I wouldn't get too excited by the findings in a recent study that included the surprising results that patients' share of health care costs had fallen over a roughly three-decade period.
The study, published in the Journal of the American Medical Association earlier this month, found that patients' contribution to the nation's health care expenses stood at 22.8 percent in 1980, far higher than the 13.1 percent in 2011.
At the time, I took a look at the numbers the study was based on to see if the authors were mining the data for specific results or perhaps missed something, and I couldn't find much. Frankly, I was disappointed, because the results didn't seem right.
But, as the saying goes, that was then and this is now. And now is when patients are paying a bigger share of their health care costs, at the very least in Medicare Advantage plans.
The JAMA study covered 31 years running through 2011. But a new Kaiser Family Foundation study of privately run Medicare Advantage plans paints a different picture for limits on out-of-pocket spending in 2014.
The percentage of Medicare Advantage plans carrying an annual out-of-pocket spending limit in the $5,000 to $6,700 range rose to 41 percent in the coming year from 25 percent in 2013.
The Centers for Medicare & Medicaid Services set a cap of $6,700 on MA plans and encourages plans to limit out-of-pocket to $3,400, according to the Kaiser foundation study. The percentage of plans limiting out-of-pocket to $3,400 fell to 37 percent from 48 percent in 2013, according to the Kaiser study. And the average plan out-of-pocket limit rose to $4,797 from $4,333.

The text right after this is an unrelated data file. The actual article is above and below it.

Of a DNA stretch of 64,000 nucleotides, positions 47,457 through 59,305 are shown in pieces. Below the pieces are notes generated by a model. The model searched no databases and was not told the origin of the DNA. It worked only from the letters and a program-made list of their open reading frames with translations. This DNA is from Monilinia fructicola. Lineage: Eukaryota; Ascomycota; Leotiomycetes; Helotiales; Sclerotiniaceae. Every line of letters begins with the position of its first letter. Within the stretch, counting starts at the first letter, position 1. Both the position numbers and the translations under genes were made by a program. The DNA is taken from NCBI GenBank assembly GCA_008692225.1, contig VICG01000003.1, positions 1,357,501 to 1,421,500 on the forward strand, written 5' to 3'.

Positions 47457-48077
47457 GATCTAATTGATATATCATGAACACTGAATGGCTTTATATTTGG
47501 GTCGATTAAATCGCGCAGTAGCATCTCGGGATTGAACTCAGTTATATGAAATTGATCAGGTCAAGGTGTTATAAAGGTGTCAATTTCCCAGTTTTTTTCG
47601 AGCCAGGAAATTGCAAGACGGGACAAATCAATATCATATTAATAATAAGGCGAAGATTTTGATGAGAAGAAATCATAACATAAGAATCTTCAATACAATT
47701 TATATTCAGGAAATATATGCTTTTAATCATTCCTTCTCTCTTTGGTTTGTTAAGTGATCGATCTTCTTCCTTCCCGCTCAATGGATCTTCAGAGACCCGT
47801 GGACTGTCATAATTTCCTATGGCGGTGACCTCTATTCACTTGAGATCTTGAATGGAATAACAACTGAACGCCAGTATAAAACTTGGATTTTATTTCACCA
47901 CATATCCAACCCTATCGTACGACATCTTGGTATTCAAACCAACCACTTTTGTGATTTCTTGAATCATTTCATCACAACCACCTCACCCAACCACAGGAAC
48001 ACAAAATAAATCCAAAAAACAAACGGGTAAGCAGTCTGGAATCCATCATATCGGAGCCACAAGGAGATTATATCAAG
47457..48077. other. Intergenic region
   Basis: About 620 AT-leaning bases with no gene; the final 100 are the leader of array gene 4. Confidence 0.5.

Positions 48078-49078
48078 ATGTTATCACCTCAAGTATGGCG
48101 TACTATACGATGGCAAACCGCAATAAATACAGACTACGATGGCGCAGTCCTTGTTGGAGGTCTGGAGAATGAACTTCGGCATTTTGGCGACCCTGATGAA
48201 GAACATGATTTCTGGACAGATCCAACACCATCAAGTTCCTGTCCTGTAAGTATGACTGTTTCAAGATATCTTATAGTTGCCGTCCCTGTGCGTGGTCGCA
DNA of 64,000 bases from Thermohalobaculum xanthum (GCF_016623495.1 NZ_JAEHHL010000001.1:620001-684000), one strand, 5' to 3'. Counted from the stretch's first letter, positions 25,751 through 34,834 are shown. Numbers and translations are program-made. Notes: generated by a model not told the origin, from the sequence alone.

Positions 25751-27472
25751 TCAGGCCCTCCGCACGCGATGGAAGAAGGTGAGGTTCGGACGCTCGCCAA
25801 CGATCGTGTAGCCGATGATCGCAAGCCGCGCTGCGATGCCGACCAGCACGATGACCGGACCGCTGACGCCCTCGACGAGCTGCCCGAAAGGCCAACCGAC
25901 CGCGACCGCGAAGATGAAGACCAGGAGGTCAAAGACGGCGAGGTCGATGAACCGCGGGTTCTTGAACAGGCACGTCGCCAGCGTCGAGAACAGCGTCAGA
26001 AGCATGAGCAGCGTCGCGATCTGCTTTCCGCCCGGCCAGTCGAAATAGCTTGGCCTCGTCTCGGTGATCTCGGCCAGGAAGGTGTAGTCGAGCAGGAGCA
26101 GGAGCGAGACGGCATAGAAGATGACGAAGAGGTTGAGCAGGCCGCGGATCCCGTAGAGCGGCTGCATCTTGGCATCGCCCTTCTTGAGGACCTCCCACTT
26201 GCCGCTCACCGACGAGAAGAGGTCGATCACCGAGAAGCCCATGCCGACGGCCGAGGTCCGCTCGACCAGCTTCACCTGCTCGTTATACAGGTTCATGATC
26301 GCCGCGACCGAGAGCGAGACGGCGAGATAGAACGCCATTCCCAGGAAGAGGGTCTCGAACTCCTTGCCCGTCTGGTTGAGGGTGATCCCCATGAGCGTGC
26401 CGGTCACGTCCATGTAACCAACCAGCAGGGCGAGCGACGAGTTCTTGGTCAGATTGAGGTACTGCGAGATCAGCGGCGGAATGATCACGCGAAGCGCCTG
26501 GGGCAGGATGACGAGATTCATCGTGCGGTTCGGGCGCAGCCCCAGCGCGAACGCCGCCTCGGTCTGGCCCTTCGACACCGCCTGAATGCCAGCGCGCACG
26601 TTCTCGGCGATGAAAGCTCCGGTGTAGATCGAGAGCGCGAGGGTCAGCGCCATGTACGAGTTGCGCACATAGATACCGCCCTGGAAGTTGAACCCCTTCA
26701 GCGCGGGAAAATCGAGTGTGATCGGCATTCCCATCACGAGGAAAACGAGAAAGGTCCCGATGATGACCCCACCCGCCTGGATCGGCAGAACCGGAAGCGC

The changes follow previous years' trends of more plans offering higher out-of-pocket limits, but they also represent a sharper shift than occurred in 2012 and 2013. That's likely to catch a lot of Medicare Advantage plan members off guard, particularly if they're accustomed to a certain level of out-of-pocket limits and just rolling over in the same plan.
Of course, a Medicare Advantage plan is not representative of all insurance coverage in the United States, but it offers a unique window into what private insurers are asking for patients to cover in a format that is available publicly from the government.
And my guess is that group employer plans are following the same tack. I have heard anecdotally of employers switching to high-deductible health plans for 2014, and nothing about employers going the other way, dropping an HDHP.
Are you in a position to see how much of their care is being covered by patients? Is what you're seeing closer to what's happening in the Kaiser study or the AMA study?